If you're ever on a subway or a train and happen to catch someone hysterically laughing to themselves to the point of tears, there's a solid chance that they're not actually a crazed serial killer, but instead listening to CBB. Here's the general formula: Aukerman, of course, acts as the host. Then, after inexplicably delivering the Comedy Bang! Bang! weather report, the guests filter in. Recent celebs to enter the Auckerman's comedy maze include Community's Gillian Jacobs, Patton Oswalt, and The League's Jason Mantzoukas, a longtime CBB regular who always knocks it out of the park. Then, after 20 minutes or so of completely unrehearsed one-on-one hilarity, business picks up.
The second guest is always a character, regularly played by some of the greatest improvisers in the entertainment world. One such character is Traci Reardon, played to perfection by Orange Is the New Black's Lauren Lapkus. Throughout her many Bang! Bang! appearances, we've learned that Traci is madly in love with Aukerman, only has one ear, and recently had her ass cheeks pierced together. Then there's Horatio Sanz's Shelly Driftwood, a promiscuous bisexual L.A. business owner whose claim to fame is his friendship with '80s stand-up comic Brett Butler. Also, there's the incredible James Adomian, who does the single best Jesse "The Body" Ventura impression on the planet. However, whenever Paul F. Tompkins is on the bill, that's when the podcast is at its absolute finest. Genuinely, Tompkins' Comedy Bang! Bang! performances are pure, uncut comedic perfection. His regular characters, of which there are many, include Alan Thicke, Buddy "Cake Boss" Valastro, and Broadway legend Andrew Lloyd Webber.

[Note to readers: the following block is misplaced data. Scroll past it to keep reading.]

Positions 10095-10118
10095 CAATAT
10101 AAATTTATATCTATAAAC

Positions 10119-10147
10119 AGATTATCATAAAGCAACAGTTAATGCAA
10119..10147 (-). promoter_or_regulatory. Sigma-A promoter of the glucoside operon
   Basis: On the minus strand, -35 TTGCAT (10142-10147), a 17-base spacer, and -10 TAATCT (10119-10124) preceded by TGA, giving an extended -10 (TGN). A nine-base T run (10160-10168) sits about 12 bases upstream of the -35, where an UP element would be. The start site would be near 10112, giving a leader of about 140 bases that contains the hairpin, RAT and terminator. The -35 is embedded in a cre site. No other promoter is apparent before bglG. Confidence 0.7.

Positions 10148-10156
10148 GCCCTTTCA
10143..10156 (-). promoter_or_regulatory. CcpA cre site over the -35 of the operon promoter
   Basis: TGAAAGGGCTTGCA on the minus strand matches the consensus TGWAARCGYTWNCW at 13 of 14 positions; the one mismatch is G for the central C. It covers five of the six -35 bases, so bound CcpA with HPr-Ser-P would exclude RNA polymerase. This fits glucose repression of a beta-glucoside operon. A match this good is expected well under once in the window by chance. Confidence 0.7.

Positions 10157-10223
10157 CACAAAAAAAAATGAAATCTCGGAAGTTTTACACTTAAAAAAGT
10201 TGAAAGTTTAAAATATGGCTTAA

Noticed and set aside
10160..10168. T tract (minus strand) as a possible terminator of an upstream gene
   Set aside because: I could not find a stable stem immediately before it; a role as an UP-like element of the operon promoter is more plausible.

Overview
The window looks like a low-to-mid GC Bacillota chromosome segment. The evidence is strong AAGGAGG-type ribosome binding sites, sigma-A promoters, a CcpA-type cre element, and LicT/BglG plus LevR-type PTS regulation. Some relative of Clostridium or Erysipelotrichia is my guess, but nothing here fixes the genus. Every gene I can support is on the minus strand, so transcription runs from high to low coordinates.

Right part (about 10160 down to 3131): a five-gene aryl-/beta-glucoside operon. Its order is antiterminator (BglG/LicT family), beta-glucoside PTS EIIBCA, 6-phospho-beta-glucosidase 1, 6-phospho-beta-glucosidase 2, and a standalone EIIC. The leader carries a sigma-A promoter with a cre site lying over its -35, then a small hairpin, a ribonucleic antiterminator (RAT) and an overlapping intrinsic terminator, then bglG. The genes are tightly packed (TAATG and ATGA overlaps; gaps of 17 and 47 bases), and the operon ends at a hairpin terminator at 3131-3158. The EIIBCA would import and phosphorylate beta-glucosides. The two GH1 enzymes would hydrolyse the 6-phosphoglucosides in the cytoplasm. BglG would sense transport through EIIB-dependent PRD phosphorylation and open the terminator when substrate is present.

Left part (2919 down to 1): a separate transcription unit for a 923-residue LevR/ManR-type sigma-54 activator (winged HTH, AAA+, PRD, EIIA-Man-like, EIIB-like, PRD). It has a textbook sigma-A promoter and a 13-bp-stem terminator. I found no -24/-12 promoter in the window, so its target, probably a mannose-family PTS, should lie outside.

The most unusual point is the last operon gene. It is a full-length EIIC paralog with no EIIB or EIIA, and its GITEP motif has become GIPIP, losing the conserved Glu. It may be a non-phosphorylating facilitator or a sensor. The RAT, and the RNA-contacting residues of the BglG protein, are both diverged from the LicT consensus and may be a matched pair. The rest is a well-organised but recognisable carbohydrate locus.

With a light shone on Comedy Bang! Bang! now more than ever before, it'd come as no surprise if Tompkins wound up with his own series sooner rather than later. His characters on this podcast may be the most under-appreciated aspect of today’s comedy scene.
And whereas Auckerman's podcast is improv boot camp, utterly unrehearsed and unscripted in the best of ways, the popular IFC series is an entirely different beast. It's like if Pee-wee's Playhouse had a one-night stand with Saturday Night Live —but then when the demon seed of that tryst was born it ate a ton of acid at Burning Man. Where the podcast thrives on impromptu, spur-of-the-moment riffing, the television show relies on eccentric alternative sketches that'd make any fan of The State, Stella, or the aforementioned Mr. Show proud.